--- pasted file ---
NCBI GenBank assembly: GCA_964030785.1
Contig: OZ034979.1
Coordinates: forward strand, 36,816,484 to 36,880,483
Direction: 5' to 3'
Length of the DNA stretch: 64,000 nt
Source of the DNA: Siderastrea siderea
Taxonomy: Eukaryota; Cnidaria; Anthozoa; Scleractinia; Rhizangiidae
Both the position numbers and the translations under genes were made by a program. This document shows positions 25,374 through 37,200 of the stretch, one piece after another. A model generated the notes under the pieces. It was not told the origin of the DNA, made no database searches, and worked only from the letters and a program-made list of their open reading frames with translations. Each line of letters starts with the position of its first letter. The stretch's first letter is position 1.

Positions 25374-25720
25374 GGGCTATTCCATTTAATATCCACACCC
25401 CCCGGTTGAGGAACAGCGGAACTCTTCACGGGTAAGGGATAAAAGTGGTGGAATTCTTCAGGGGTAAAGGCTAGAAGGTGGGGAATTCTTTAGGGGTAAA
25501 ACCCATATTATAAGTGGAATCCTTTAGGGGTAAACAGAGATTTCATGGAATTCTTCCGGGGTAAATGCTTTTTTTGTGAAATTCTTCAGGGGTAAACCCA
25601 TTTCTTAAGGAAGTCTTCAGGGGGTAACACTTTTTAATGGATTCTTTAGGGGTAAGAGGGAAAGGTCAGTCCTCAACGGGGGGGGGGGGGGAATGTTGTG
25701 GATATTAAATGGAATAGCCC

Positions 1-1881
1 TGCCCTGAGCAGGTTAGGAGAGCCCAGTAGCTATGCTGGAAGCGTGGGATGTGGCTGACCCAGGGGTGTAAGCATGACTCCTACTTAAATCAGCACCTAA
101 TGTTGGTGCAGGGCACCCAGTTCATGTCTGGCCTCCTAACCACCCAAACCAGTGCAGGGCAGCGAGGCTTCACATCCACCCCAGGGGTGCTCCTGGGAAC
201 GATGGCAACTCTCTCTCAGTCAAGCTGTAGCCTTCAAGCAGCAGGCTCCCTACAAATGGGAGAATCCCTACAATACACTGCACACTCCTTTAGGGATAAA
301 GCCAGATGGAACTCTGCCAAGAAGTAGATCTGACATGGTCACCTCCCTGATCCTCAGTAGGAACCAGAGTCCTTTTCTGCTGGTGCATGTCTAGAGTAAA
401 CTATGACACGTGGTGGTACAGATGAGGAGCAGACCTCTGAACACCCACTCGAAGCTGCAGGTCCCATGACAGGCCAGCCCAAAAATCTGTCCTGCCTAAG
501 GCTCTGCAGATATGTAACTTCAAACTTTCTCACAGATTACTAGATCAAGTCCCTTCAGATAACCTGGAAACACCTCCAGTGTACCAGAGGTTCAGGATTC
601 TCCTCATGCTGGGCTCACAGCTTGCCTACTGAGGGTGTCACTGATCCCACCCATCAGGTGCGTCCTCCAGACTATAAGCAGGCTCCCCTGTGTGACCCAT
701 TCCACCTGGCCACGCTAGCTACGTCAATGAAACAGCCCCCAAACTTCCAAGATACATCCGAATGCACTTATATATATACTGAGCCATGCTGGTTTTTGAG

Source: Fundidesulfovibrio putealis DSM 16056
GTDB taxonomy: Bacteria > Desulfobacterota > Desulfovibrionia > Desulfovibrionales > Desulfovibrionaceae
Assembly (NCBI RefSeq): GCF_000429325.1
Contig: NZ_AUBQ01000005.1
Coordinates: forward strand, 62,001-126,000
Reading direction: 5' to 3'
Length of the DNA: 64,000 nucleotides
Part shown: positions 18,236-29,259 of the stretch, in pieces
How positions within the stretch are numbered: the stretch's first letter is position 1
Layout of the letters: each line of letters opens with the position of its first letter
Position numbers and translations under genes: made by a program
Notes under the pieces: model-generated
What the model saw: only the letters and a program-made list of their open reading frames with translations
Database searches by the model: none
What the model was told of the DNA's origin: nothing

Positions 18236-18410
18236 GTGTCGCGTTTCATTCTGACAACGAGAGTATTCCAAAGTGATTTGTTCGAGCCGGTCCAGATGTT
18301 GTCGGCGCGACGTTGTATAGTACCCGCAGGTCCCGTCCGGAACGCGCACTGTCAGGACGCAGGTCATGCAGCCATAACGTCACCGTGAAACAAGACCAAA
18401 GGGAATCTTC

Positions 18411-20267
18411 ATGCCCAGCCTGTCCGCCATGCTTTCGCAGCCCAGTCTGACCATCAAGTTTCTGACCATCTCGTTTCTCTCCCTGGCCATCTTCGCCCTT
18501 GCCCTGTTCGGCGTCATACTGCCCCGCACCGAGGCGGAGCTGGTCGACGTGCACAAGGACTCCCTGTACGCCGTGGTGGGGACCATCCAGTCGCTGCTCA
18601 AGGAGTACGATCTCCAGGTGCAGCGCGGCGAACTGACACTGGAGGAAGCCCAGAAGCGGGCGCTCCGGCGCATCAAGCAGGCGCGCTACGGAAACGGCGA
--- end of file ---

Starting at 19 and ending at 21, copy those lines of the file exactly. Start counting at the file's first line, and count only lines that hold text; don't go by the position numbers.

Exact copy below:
301 GCCAGATGGAACTCTGCCAAGAAGTAGATCTGACATGGTCACCTCCCTGATCCTCAGTAGGAACCAGAGTCCTTTTCTGCTGGTGCATGTCTAGAGTAAA
401 CTATGACACGTGGTGGTACAGATGAGGAGCAGACCTCTGAACACCCACTCGAAGCTGCAGGTCCCATGACAGGCCAGCCCAAAAATCTGTCCTGCCTAAG
501 GCTCTGCAGATATGTAACTTCAAACTTTCTCACAGATTACTAGATCAAGTCCCTTCAGATAACCTGGAAACACCTCCAGTGTACCAGAGGTTCAGGATTC